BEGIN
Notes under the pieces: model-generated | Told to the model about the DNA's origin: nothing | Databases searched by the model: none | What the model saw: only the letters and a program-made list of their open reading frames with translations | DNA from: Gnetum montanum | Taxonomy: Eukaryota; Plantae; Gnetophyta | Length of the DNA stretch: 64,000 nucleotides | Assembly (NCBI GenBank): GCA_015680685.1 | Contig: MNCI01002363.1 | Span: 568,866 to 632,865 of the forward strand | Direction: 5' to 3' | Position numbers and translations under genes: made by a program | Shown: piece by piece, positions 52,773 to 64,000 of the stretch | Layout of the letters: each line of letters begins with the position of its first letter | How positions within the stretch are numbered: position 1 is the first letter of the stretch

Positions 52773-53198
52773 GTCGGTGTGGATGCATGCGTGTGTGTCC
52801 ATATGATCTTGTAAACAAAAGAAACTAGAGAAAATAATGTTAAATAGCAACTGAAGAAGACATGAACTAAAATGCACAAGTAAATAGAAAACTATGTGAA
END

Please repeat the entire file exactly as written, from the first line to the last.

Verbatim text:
Notes under the pieces: model-generated | Told to the model about the DNA's origin: nothing | Databases searched by the model: none | What the model saw: only the letters and a program-made list of their open reading frames with translations | DNA from: Gnetum montanum | Taxonomy: Eukaryota; Plantae; Gnetophyta | Length of the DNA stretch: 64,000 nucleotides | Assembly (NCBI GenBank): GCA_015680685.1 | Contig: MNCI01002363.1 | Span: 568,866 to 632,865 of the forward strand | Direction: 5' to 3' | Position numbers and translations under genes: made by a program | Shown: piece by piece, positions 52,773 to 64,000 of the stretch | Layout of the letters: each line of letters begins with the position of its first letter | How positions within the stretch are numbered: position 1 is the first letter of the stretch

Positions 52773-53198
52773 GTCGGTGTGGATGCATGCGTGTGTGTCC
52801 ATATGATCTTGTAAACAAAAGAAACTAGAGAAAATAATGTTAAATAGCAACTGAAGAAGACATGAACTAAAATGCACAAGTAAATAGAAAACTATGTGAA